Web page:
Tuesday, June 19, 2018
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20171007 lions club eye photo

Adabelle DeLuna, 4, who attends pre-kindergarten classes at Bryan Elementary School, has her eyes checked by Tim Milam as fellow Mission Lions Club member Ron D’Andrea looks on Sept. 15. Progress Times photo by Joe Hinton

Imagine a machine that can cut the time of a task that once took two days down to about a half hour. That’s exactly what the Mission Lions Club has brought to area schools with a small camera-sized instrument that in five seconds can perform an eye exam.

The task is screening pre-kinder and kindergarten students for vision problems, and the results have demonstrated the importance of the screenings. The Mission Lions Club has used a special camera-like, hand-held screening device to perform over 1600 vision exams so far this school year, and they typically detect abnormalities in 20-25 percent of the children, requiring them to be referred for further examination by an optometrist or ophthalmologist, said Mission Lions Club member Ron D’Andrea. The Lions Club vision screenings are performed at no cost to the families or the school district, and the device can detect many problems that would not have been caught using the traditional eye chart exam method.

The device can quickly analyze the eye and detect more than a half dozen abnormalities including astigmatism, myopia and amblyopia, the latter of which can lead to permanent vision loss if not detected between birth and the age of six.

On Friday, Sept. 15, Lions Club members D’Andrea and Tim Milam, both state certified to administer the exams using the Welch-Allyn “Spot” V100 analyzer, assisted school nurse Nancy Cardoza in examining the eyes of 119 pre-kindergarten and kindergarten students at Bryan Elementary School. The pair travels throughout the area where, by Nov. 17, they will have assisted 14 schools in the Mission Consolidated Independent School District and four Idea Academy schools conduct required eye exams on children under age six, the most difficult age group to test, Cardoza said.

This is the third year the Lions Club has assisted Cardoza and other schools with student eye exams. She said before the V100, it could take her two days to examine an average classroom of 25 to 30 kindergarten and pre-kindergarten-aged students.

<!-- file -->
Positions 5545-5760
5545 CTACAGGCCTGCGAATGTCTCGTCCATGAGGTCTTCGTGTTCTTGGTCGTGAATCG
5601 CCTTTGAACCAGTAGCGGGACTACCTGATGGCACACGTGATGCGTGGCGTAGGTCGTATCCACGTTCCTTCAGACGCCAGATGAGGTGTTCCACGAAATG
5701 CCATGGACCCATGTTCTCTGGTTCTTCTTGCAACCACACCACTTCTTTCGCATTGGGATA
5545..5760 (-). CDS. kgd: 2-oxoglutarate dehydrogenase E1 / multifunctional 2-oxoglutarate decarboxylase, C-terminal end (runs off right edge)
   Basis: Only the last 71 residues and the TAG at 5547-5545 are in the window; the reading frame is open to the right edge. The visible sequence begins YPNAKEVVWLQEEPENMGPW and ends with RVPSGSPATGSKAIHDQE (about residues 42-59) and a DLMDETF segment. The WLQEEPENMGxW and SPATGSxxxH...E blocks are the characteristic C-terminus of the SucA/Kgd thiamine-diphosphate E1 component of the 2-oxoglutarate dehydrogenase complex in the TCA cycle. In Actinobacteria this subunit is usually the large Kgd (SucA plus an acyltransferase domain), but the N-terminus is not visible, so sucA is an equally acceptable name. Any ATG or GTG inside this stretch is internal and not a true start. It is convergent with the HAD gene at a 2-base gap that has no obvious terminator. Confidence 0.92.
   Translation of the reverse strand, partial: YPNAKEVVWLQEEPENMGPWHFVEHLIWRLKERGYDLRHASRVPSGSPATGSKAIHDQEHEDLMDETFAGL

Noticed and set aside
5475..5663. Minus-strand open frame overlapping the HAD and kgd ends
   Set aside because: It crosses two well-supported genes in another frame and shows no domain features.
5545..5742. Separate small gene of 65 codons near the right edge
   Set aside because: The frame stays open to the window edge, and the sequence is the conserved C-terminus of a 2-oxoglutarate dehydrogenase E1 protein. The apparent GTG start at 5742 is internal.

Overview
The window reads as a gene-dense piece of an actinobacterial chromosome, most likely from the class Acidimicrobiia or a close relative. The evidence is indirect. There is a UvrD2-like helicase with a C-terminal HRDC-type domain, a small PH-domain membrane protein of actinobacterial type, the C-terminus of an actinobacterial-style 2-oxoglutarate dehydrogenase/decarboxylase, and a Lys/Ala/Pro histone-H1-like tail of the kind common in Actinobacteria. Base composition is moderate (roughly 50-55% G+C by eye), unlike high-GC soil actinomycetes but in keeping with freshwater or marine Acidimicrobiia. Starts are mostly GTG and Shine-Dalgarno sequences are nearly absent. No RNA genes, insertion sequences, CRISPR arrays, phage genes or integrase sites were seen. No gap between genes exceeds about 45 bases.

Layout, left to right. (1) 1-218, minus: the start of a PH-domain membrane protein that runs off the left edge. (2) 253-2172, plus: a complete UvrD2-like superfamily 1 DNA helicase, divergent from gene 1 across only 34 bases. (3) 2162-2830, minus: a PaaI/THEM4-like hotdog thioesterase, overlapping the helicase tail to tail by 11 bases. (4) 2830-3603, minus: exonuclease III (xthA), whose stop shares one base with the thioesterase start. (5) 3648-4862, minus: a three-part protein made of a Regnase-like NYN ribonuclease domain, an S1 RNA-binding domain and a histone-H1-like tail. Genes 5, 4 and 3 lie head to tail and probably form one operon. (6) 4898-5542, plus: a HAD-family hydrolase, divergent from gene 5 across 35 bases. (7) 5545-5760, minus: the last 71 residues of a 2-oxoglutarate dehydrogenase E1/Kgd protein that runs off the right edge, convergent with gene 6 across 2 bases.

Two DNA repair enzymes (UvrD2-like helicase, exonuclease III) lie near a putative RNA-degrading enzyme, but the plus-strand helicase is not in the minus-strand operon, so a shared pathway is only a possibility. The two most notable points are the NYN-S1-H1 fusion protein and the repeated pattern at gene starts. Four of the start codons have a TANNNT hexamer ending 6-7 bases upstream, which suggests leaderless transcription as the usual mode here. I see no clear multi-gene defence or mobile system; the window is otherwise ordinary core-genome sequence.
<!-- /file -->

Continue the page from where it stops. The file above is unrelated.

Texas law requires students in pre-kindergarten, kindergarten, first, third and fifth grades receive eye exams within the first 120 days of the school year’s start, said the nurse, a task that was once both burdensome and time consuming.

“Because we have to sit them down at the desk, tape up the eye chart then have them cover one eye, uncover the eye and then they’ll start crying because they can’t see and it’s just, “ Cardoza pauses, “they’re babies.”

“It eliminates the need for an eye chart. It’s all automated,” said Milam who administered exams to four year olds in teacher Nora Sanchez’s pre-kindergarten class Sept. 15 in about 20 minutes.

Using the new device makes the eye examinations easier and much faster. D’Andrea and Milam completed all 119 exams in four hours, which based on Cardoza’s formula of two days for 25 students, saved her about eight days of work, D’Andrea said.

With D’Andrea’s assistance, the children were lined up in chairs next to each other with Milam performing the exams – taking a quick reading of the student’s eyes – moving from one to the next in quick succession.

At a cost of $8,000 each, the V100 was made specifically for children. The exam is administered after first dimming room lights to dilate the pupils. Then the students look into the V100’s lens just like they would at a camera. The difference is when children look into the V100’s lens they see something similar to an illuminated, multi-colored, moving kaleidoscope with the sounds of birds chirping emanating from the device to help hold the child’s attention. The exam is over typically in 10 seconds or less. The results with the student’s names are displayed on a readout screen and can be saved onto a flash drive that is provided to the school nurse for their records.

D’Andrea said the Lions Club District 2-A3 purchased three V100s through grants from the Lions Club International Foundation and contributions from the 52 club chapters within the district that spans across South Texas. He said one unit is based in Mission, another in Donna and the third in Brownsville.

“The Lions Club has a decades-long tradition of helping underprivileged children obtain eye exams and glasses,” D’Andrea said.

Cardoza said another advantage to the V100 is it can better detect the eye abnormalities than a nurse’s visual inspection. The machine even presents corrective lens prescriptions. However, D’Andrea said the purpose of the screening is to determine if children need to be referred to an optometrist or ophthalmologist for a full eye exam.

We don’t diagnose the student,” Milam said.

In Mission the Lions Club works in conjunction with the Shah Eye Center where children who otherwise could not afford the eye exam are referred. D’Andrea said the center performs the eye exams at a discount with the Lions Club covering the cost.

“It’s a great help,” Cardoza said of the V100 and the Lions Club volunteers who administer the eye exams. “Because it’s very fast.”

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